Monday, May 28, 2018
Posted by JaneGS
The Gunners, by Rebecca Kauffman, came highly recommended by Joann at Lakeside Musing. I take her recommendations seriously as our tastes align quite well. I also liked the fact that it is is a new book, published in March of this year. I always try to read at least a few brand new books each year, and this one was definitely a winner.
The novel's central character is [this next part is the Amazon blurb] "Mikey Callahan, a thirty-year-old who is suffering from the clouded vision of macular degeneration. He struggles to establish human connections―even his emotional life is a blur. As the novel begins, he is reconnecting with “The Gunners,” his group of childhood friends, after one of their members has committed suicide. Sally had distanced herself from all of them before ending her life, and she died harboring secrets about the group and its individuals. Mikey especially needs to confront dark secrets about his own past and his father. How much of this darkness accounts for the emotional stupor Mikey is suffering from as he reaches his maturity? And can The Gunners, prompted by Sally’s death, find their way to a new day? The core of this adventure, made by Mikey, Alice, Lynn, Jimmy, and Sam, becomes a search for the core of truth, friendship, and forgiveness."
I really liked how Kauffman constructed the story--the five remaining friends met together over the course of about 6 months and reminisce about their shared childhoods, and those reminisces give us not only the backstory but put the current interactions between the friends into context and moved the plot forward.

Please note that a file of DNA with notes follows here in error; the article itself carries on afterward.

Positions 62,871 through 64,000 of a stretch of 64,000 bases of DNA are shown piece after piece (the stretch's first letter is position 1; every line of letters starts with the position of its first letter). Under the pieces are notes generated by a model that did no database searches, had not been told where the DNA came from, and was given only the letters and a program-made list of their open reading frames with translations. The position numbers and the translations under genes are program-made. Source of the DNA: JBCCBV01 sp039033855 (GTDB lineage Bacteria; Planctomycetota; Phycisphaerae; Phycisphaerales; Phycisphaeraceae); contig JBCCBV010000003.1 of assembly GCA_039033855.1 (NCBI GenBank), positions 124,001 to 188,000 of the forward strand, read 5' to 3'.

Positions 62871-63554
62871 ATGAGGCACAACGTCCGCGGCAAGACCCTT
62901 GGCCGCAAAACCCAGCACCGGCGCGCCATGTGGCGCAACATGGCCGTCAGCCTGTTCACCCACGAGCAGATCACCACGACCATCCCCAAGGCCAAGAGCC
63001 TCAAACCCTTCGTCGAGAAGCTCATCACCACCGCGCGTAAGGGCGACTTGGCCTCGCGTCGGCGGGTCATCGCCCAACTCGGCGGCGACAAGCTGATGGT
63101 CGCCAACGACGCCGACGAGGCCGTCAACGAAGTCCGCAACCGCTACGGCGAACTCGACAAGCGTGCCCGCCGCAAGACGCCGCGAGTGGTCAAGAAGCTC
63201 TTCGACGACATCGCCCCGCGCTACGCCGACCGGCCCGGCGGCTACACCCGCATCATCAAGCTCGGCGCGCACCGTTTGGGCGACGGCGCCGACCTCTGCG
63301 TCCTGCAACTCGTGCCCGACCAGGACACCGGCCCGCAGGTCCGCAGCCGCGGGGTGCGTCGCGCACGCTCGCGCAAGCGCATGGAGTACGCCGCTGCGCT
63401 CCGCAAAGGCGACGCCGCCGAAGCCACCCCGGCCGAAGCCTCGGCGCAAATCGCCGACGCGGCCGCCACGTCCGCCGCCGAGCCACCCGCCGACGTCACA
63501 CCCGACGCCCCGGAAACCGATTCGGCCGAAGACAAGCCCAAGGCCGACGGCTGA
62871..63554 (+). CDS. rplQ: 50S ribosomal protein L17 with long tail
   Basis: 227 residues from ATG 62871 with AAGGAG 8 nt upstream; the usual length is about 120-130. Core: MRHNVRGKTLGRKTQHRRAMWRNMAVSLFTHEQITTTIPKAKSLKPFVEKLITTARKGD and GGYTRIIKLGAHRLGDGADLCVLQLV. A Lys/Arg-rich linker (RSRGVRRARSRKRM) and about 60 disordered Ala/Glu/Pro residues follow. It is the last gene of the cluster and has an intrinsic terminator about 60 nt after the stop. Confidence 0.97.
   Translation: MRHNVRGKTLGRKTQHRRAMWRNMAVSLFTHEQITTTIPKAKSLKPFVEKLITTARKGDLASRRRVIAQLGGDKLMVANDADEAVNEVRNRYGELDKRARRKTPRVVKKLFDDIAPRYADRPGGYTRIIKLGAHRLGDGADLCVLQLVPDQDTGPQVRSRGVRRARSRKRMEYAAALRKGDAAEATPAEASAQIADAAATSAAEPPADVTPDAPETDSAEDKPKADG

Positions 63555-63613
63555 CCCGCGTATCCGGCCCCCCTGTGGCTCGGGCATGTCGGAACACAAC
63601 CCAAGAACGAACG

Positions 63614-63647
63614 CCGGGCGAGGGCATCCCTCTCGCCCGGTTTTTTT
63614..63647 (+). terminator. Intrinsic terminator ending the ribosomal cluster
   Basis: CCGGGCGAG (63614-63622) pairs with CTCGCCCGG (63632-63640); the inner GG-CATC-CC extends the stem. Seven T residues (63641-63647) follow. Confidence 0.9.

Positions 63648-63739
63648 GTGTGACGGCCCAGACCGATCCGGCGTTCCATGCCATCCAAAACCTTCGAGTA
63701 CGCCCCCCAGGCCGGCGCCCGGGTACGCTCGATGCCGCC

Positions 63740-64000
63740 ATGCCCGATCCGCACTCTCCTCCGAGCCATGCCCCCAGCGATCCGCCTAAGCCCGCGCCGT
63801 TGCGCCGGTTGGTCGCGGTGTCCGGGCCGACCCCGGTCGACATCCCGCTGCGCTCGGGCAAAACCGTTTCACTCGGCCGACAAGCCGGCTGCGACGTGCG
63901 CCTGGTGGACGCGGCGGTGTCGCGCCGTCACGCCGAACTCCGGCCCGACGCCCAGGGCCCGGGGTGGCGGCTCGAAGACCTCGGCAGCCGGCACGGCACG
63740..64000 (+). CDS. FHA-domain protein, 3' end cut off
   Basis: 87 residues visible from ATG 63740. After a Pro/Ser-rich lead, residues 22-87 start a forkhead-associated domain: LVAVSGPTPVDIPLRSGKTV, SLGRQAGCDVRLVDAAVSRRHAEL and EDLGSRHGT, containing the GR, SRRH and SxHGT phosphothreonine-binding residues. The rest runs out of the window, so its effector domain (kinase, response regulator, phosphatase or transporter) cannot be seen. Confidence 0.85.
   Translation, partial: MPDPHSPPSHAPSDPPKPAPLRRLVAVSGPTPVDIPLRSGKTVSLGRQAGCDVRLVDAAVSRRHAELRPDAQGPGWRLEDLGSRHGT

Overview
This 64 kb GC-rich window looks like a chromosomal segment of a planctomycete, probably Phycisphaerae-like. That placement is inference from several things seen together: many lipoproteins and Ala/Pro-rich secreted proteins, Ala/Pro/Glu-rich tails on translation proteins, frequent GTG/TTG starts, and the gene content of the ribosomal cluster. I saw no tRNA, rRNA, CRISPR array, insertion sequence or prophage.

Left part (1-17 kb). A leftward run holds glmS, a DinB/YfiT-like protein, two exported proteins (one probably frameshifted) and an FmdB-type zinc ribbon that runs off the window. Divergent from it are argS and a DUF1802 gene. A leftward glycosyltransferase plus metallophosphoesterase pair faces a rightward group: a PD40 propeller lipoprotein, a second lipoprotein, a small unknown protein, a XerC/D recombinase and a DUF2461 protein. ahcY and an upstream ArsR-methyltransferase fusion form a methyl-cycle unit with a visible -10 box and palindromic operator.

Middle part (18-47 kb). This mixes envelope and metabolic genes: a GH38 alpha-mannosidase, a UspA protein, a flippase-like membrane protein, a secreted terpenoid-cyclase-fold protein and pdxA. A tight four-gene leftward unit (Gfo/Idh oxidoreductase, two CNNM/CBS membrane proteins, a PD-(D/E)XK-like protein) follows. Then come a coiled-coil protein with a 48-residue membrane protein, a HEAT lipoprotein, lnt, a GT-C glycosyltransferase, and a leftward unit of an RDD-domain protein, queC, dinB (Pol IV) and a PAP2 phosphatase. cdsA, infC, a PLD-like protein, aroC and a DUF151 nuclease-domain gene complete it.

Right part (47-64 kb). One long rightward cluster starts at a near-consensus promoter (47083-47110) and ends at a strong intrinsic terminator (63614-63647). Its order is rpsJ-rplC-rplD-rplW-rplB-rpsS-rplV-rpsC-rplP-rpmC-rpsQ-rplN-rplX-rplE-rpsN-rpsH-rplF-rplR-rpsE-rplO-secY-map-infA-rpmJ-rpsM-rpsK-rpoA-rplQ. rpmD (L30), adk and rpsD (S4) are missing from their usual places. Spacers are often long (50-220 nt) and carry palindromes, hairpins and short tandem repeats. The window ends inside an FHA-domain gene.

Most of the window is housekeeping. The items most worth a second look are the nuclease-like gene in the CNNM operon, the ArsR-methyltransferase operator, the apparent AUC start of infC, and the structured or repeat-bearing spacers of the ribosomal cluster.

It seems like so many books these days use the parallel narrative style (past and present), but this one was different in that the reader was never really in the past but was catching glimpses of it as the story emerged.
I don't have a lot to say about this book other than it had a compelling set of characters and I felt an overwhelming sense of nostalgia as I learned about their lives and what they meant to each other, growing up in such a tight knit circle in a small town.
My one frustration is that Kauffman never told Sally's story--she remained an enigma. None of her friends could understand why she broke away, why she committed suicide, why she left them. Perhaps that is the point of the story--when a tragedy like that happens, when someone disconnects so completely, it can be unfathomable and all you can do is hang on to those left behind.